Perhaps you’ve written what you consider to be potentially a best-selling novel. The only trick now, you think, is to get it in front of readers and all will be well. You’ve done the hard bit: the rest is simple marketing trickery, isn't it?
Writing with the intention of publishing is a double-edged activity: yes, it is a definite achievement to have written a book; but no, the bulk of your work has not been accomplished until the book is sold in viable numbers. It’s not ‘trickery’: it’s hard work.
Here are five things to keep in mind:
1. Word of mouth.
Though you might have visions of thousands of people wandering into bookshops and being hooked by your blurb into a purchase of your treasured work, it's much more likely that your success will begin with your friends, family and colleagues. They know you, as well as the book, and so will be more willing to spread the word.
A survey of 1,000 people by BML for World Book Day in 2005 found 25% of respondents had bought their last book for pleasure on the basis of a recommendation from a friend. ‘Word of mouth is still number one even in this media-saturated age,’ says Joel Rickett, deputy editor of The Bookseller. But word of mouth doesn’t just happen. What you need is the viral effect - you need to tap into streams of communication, which right now have opened up more than ever before in the history of humanity with social media. Hoping to become a best-selling author without confronting the world of social media is like wanting to breathe without dealing with oxygen.
But social media starts with an emphasis on ‘social’: where does your social life start? With your friends and family. And so does your success as a writer.
2. The book group is the next level.
Book groups used to be a social pastime involving actual meetings between live people in their homes, and that still happens, believe it or not. Nowadays, though, reading groups are more likely to be on the internet.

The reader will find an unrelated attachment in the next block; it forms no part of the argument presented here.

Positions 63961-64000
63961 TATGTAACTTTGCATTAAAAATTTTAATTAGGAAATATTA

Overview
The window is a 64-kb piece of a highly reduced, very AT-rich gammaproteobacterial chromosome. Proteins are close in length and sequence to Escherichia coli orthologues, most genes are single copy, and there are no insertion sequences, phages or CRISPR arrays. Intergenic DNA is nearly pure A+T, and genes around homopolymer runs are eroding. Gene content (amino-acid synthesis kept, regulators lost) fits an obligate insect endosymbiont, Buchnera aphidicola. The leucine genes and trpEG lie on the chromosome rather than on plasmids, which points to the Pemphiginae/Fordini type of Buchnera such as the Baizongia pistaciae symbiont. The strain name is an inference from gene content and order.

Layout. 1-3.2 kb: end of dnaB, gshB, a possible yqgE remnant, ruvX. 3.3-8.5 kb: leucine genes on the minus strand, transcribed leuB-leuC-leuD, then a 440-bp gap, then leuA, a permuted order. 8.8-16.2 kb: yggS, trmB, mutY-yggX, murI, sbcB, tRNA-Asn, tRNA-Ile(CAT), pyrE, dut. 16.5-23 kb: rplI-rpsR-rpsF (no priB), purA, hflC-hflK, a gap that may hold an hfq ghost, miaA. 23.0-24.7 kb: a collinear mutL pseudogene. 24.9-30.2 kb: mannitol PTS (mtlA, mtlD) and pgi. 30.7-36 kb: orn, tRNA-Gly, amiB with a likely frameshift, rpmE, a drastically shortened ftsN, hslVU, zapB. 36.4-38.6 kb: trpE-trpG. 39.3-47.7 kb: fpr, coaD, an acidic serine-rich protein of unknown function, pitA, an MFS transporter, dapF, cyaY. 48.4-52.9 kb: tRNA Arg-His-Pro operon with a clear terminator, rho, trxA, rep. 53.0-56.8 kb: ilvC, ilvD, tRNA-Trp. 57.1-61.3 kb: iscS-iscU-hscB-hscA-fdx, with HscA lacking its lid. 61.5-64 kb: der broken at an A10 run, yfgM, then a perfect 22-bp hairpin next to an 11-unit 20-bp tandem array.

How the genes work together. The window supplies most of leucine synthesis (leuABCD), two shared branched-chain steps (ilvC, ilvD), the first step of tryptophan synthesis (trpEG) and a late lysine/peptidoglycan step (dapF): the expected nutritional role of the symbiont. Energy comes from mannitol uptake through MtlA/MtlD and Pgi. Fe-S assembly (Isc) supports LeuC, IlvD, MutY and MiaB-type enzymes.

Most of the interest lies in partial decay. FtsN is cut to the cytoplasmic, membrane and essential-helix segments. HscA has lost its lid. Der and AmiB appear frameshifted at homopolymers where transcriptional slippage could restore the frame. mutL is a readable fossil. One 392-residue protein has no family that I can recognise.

Book group favourites from recent years include The Time Traveller's Wife, The Life of Pi, The Bookseller of Kabul, Shadow of the Wind, The Alchemist, and so on. Once a group of people start talking about your book, you have the equivalent of a car’s starter motor in operation. Book groups can act like an extended family; warmth can be generated by them, but in this case they have never met you personally.
3. Your physical presentation.
When paperbacks first came out, their covers were just that: paper. Pulp fiction got its name from its cheap pulp covers and poor paper quality. These days, thanks to the rise of cheap publishing elsewhere in the world, a book’s front cover is an artistic and commercial challenge. While there has always been great cover art on novels in British mass publishing, production quality is now in a different league. ‘Penguin blazed a trail but everyone else has caught up. The cover can make or break a book. The book as “object” is ever more important,’ explains Mr Rickett.
There used to be complex commercial agreements in place that controlled the price of books; now they are readily available through local supermarkets and chain bookstores. If your book isn’t claiming prime real estate in those stores, you will struggle.
But you can get there bit by bit.
4. Your title. Titles like The Keeper of Lost Things or The Missing Ones play heavily on the vital authorial ingredient of mystery to almost compel the passing reader to pick them up; others, like Salmon Fishing in the Yemen or A Short History of Tractors in Ukrainian use comic juxtaposition to engage the reader’s attention; The Time Traveller’s Wife is another example of capturing attention by blending science fiction - time travel - with domestication - wife - to almost ‘trick’ the reader into paying heed.
Think ‘Title = vital’. The words rhyme, and they should chime in your mind when you’re thinking of naming your work.
5. The all-powerful reviewer. When naming an internet purchase, what’s one thing that people normally do these days? Check the customer reviews. Reviewers on Amazon and on all kinds of similar websites have the power to make or break any product, and the same applies to your book. Reviewers are the next level of admirers for you, potentially. Beyond the book group, they are lone fans, able to contribute to the sales growth of your work, or not.
That brings us full circle back to friends, family and colleagues. Get the friendliest reviews you can from as many people as you know, and use those as a starting point to get more.
You managed to get as far as getting your ideas onto paper; now you have to get that paper into people’s hands. Cycling through the above - friends and family, book groups, presentation, your title, your reviews - is a good way to get started towards success.